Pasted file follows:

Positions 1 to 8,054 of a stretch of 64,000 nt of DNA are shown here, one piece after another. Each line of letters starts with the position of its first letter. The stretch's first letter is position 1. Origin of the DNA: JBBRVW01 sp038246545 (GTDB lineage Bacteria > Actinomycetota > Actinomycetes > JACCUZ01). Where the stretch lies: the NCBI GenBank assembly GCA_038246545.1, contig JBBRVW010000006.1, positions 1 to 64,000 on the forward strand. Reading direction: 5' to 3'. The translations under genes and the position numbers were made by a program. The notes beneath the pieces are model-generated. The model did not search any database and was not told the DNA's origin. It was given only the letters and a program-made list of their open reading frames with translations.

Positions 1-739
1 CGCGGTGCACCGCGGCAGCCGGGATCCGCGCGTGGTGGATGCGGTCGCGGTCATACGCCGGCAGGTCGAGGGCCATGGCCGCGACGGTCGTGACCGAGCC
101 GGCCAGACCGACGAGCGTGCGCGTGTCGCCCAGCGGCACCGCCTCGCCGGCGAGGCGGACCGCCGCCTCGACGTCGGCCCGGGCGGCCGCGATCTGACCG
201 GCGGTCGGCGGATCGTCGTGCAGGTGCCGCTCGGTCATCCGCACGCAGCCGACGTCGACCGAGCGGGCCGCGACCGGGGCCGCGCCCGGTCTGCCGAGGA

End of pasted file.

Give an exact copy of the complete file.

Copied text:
Positions 1 to 8,054 of a stretch of 64,000 nt of DNA are shown here, one piece after another. Each line of letters starts with the position of its first letter. The stretch's first letter is position 1. Origin of the DNA: JBBRVW01 sp038246545 (GTDB lineage Bacteria > Actinomycetota > Actinomycetes > JACCUZ01). Where the stretch lies: the NCBI GenBank assembly GCA_038246545.1, contig JBBRVW010000006.1, positions 1 to 64,000 on the forward strand. Reading direction: 5' to 3'. The translations under genes and the position numbers were made by a program. The notes beneath the pieces are model-generated. The model did not search any database and was not told the DNA's origin. It was given only the letters and a program-made list of their open reading frames with translations.

Positions 1-739
1 CGCGGTGCACCGCGGCAGCCGGGATCCGCGCGTGGTGGATGCGGTCGCGGTCATACGCCGGCAGGTCGAGGGCCATGGCCGCGACGGTCGTGACCGAGCC
101 GGCCAGACCGACGAGCGTGCGCGTGTCGCCCAGCGGCACCGCCTCGCCGGCGAGGCGGACCGCCGCCTCGACGTCGGCCCGGGCGGCCGCGATCTGACCG
201 GCGGTCGGCGGATCGTCGTGCAGGTGCCGCTCGGTCATCCGCACGCAGCCGACGTCGACCGAGCGGGCCGCGACCGGGGCCGCGCCCGGTCTGCCGAGGA